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Port of Rosedale

The Port of Rosedale is on the Mississippi River, at river mile 585, in the city of Rosedale and near the Arkansas River. Consisting of three tracts of land that are 12 to 15 acres apiece, Rosedale supports barge loading and unloading, barge staging, towing, and fleeting and is situated on a 3.3-mile-long slack-water harbor. In addition, dry bulk transloading, stevedoring, and boat repairs are supported. There is also warehousing, open air storage, and truck scales.

In 2010, the port handled 1,452,391 tons of domestic freight, ranking it as #119 in the U.S.

Docking facilities include a general cargo dock and two bulk docks, each with inbound and outbound loading conveyors. From here, cargo can be loaded on barges and trucks or to the storage facilities on the site. The infrastructure on the premises includes:

  • General cargo dock supporting the handling of coil steel and rod, cottonseed, and cottonseed hulls.
  • Truck-to-barge loading dock for grain, rice, corn, soybeans, and other types of dry bulk.
  • Unloading dock for moving aggregates such as sandstone and limestone; dry bulk materials such as fertilizer are shipped through here as well.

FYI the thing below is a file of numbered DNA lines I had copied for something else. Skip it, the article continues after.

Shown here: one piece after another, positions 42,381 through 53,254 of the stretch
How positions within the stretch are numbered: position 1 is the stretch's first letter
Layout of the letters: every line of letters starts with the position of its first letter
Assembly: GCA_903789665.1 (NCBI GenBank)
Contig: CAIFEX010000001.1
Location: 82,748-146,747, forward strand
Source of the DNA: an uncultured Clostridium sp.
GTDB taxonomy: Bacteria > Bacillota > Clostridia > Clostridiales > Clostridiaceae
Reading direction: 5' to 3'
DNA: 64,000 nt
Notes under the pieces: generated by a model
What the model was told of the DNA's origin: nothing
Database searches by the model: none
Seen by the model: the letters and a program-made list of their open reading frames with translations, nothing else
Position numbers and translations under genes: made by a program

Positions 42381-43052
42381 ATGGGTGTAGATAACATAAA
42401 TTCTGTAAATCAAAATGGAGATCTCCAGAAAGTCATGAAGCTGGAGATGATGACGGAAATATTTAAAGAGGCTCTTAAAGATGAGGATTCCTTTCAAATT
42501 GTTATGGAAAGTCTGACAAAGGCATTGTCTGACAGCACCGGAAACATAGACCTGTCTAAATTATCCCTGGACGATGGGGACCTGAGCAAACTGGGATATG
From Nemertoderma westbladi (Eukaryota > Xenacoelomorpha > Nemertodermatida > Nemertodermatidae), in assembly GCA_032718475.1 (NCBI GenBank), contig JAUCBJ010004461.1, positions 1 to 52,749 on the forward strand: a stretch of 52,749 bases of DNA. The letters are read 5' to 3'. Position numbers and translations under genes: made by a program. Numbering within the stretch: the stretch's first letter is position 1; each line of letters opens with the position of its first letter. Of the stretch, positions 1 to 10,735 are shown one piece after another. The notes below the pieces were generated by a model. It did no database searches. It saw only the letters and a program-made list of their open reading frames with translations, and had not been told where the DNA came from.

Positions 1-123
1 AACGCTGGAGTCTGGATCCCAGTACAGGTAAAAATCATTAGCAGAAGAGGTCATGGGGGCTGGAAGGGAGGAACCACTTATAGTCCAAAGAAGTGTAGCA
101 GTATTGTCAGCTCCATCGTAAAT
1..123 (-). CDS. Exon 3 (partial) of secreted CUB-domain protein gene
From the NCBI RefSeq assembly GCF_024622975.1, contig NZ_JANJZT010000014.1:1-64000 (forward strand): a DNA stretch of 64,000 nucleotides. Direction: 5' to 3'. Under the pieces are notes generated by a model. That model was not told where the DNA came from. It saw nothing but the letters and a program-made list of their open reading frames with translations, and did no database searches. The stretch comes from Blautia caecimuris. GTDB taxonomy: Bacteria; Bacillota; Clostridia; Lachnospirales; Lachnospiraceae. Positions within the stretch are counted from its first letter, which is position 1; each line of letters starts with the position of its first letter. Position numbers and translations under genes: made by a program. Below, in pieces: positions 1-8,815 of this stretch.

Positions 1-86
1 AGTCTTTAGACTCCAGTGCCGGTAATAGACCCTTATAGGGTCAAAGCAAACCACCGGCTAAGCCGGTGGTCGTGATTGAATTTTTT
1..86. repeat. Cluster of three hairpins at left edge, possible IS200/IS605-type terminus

Other amenities at Rosedale

  • Three 30,000-pound forklifts and two 10,000 pound forklifts
  • 150-ton crawler crane
  • Truck scales certified by the Department of Agriculture and Commerce
  • Warehouse (20,000 square feet) with humidity control and cargo dock on north and south sides
  • All-weather concrete paved roads

The port affords access to the Gulf of Mexico via New Orleans, and to the Arkansas River Navigation System up to the Tulsa Port of Catoosa in Oklahoma. It has access to Mississippi state roads 1 and 8, while I-55 is 75 miles away. A proposal for a new interstate would bring highway access to within 15 miles of the port.

Accident Hazards

Major hazards at developing ports include transportation incidents. Many facilities don’t have the traffic lights and signs that public roads do, so drivers are sometimes not aware of where they should be or what the safest speed is. Pedestrians often walk where vehicles are present, including automobiles, trucks, tractors, and forklifts. There’s also the concern of unsafe or unmaintained equipment including brakes, suspensions, and cargo handling attachments.

Loading and unloading cargo comes with many hazards. Incorrectly secured fittings and fixtures are a concern, and unstable cargo can come loose, topple, or fall onto unsuspecting workers. Employees are also at risk when mooring vessels to docks, and when the weather is wet or icy. In fact, the injury risk ranges from inattention and negligence to fatigue and slipping and tripping over loose equipment or on a slick surface. This often happens on docks, where people fall into the water and potentially drown, or from elevated locations. Injuries range from lacerations to broken bones, with major head, neck, back, shoulder, and limb injuries possible.

If you’ve sustained a workplace injury at this port in Mississippi, contact us via the online form on our website, and we’ll be glad to answer any questions.

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